In statements to the Irish Farmers Journal, the Revenue Commissioners have lifted part of the veil on the logic behind the tax letters sent to hundreds of Kerry co-op shareholders. A key point in the Revenue’s argument is that the number of patronage shares issued to Kerry’s suppliers was in proportion to their milk supply.

Kerry ran its latest share patronage scheme for five years between 2007 and 2013, allocating active milk suppliers one new co-op share for every 1,000 gallons of milk supplied annually. Its aim was to enable active members to increase their co-op holding relative to retired members.

The market value of the shares issued and the price paid for these shares is a trading receipt of the relevant business of the member

“Where the number of shares issued is based on and dependent on the level of business between the member and the co-operative and where the co-operative does not receive the market price for the shares issued, it is considered that the profit accruing to the member, the difference between the market value of the shares issued and the price paid for these shares, is a trading receipt of the relevant business of the member,” the Revenue said.

This means that Revenue essentially regards the shares as payment for the farmers’ milk. As a result, the benefit to the shareholder (the difference between the face value of the share, typically €1.25, and their real value if they were sold) is treated as trading income, much like milk cheques.

“Such shares should be included as trading income subject to income tax, USC and PRSI based on their market value when received,” the Revenue said.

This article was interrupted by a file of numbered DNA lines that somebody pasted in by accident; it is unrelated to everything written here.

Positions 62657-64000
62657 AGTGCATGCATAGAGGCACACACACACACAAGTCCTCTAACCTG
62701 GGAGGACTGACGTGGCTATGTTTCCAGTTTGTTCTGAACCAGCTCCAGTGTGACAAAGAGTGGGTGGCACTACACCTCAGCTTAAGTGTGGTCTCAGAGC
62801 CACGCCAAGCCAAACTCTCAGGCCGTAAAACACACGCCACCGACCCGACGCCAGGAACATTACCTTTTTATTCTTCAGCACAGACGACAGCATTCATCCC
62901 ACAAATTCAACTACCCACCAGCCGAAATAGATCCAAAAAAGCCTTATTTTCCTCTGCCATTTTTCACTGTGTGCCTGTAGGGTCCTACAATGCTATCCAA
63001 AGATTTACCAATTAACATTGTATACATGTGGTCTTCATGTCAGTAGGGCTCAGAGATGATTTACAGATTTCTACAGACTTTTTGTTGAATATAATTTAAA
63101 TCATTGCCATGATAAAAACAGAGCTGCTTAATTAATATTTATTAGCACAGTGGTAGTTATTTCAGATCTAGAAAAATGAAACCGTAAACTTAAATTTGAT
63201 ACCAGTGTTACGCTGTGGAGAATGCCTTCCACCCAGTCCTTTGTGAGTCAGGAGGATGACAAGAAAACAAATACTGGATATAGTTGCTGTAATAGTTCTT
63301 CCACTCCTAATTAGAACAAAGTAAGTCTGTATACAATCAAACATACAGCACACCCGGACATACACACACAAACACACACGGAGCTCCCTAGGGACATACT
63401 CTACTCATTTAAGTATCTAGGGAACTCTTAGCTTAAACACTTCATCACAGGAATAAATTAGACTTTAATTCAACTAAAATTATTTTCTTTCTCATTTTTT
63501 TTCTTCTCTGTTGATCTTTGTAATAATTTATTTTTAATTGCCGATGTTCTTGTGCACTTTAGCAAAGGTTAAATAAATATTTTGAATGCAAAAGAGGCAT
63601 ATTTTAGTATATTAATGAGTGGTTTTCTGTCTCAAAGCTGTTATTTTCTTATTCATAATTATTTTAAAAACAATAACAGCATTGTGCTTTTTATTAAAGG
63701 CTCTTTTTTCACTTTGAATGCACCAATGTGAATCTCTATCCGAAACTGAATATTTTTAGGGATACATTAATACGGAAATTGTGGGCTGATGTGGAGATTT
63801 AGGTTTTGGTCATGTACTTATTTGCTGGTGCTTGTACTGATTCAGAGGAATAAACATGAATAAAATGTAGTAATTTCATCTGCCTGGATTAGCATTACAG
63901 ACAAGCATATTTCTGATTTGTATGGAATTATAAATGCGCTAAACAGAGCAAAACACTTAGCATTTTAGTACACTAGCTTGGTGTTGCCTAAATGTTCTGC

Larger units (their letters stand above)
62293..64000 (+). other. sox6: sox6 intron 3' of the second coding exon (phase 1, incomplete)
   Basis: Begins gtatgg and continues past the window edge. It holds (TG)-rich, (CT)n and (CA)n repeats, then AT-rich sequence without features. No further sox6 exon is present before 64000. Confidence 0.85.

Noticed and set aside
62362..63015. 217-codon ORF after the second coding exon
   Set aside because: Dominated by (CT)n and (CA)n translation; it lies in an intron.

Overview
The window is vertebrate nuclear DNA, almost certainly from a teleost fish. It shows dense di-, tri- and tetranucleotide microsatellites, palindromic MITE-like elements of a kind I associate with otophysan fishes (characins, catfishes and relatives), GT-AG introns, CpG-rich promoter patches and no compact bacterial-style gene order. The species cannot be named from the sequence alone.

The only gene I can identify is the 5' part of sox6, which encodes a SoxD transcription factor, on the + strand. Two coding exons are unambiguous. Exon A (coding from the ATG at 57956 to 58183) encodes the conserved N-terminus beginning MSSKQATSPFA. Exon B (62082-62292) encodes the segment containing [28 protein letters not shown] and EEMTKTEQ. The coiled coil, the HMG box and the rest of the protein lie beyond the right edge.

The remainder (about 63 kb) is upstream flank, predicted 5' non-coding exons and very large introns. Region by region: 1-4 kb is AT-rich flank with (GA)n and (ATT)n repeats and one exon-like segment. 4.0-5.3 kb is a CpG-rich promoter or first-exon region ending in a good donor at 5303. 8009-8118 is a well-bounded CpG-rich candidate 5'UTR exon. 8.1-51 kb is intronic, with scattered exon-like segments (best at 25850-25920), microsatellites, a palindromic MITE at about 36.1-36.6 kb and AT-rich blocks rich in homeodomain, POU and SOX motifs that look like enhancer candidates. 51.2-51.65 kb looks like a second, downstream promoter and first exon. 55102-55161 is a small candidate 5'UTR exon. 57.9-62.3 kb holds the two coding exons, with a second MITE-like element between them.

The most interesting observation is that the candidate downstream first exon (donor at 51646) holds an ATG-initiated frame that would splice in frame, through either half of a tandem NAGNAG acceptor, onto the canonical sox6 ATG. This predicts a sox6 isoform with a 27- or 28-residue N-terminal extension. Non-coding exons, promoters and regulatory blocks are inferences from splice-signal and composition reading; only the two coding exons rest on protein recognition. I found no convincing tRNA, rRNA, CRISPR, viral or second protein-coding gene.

No capital gains tax

The general view among farmers and their accountants until now was that the patronage shares were taxable only when farmers sold them, with the cash windfall liable to capital gains tax (CGT). However, the Revenue rejected this and said: “CGT does not arise. However, in the event that this was paid, credit will be given in the calculation of any income tax liability.”

The letters have so far reached farmers who received shares during the period from 2011 to 2013. The Revenue did not answer questions from the Irish Farmers Journal asking how these taxpayers were selected and how the value of their shares was calculated to estimate their tax liability. The Revenue also declined to communicate the number of farmers issued with the letters on the basis that this is part of normal compliance checks and their number is not finite. External reports put this number at 400 so far.

Anyone who has received such shares is to engage with us

The Revenue did, however, indicate that its campaign would not stop at the recipients of the latest letters, or even at Kerry co-op shareholders: “The advice to taxpayers who have received a letter from Revenue, or anyone who has received such shares, is to engage with us and address the issues raised,” its statement said.

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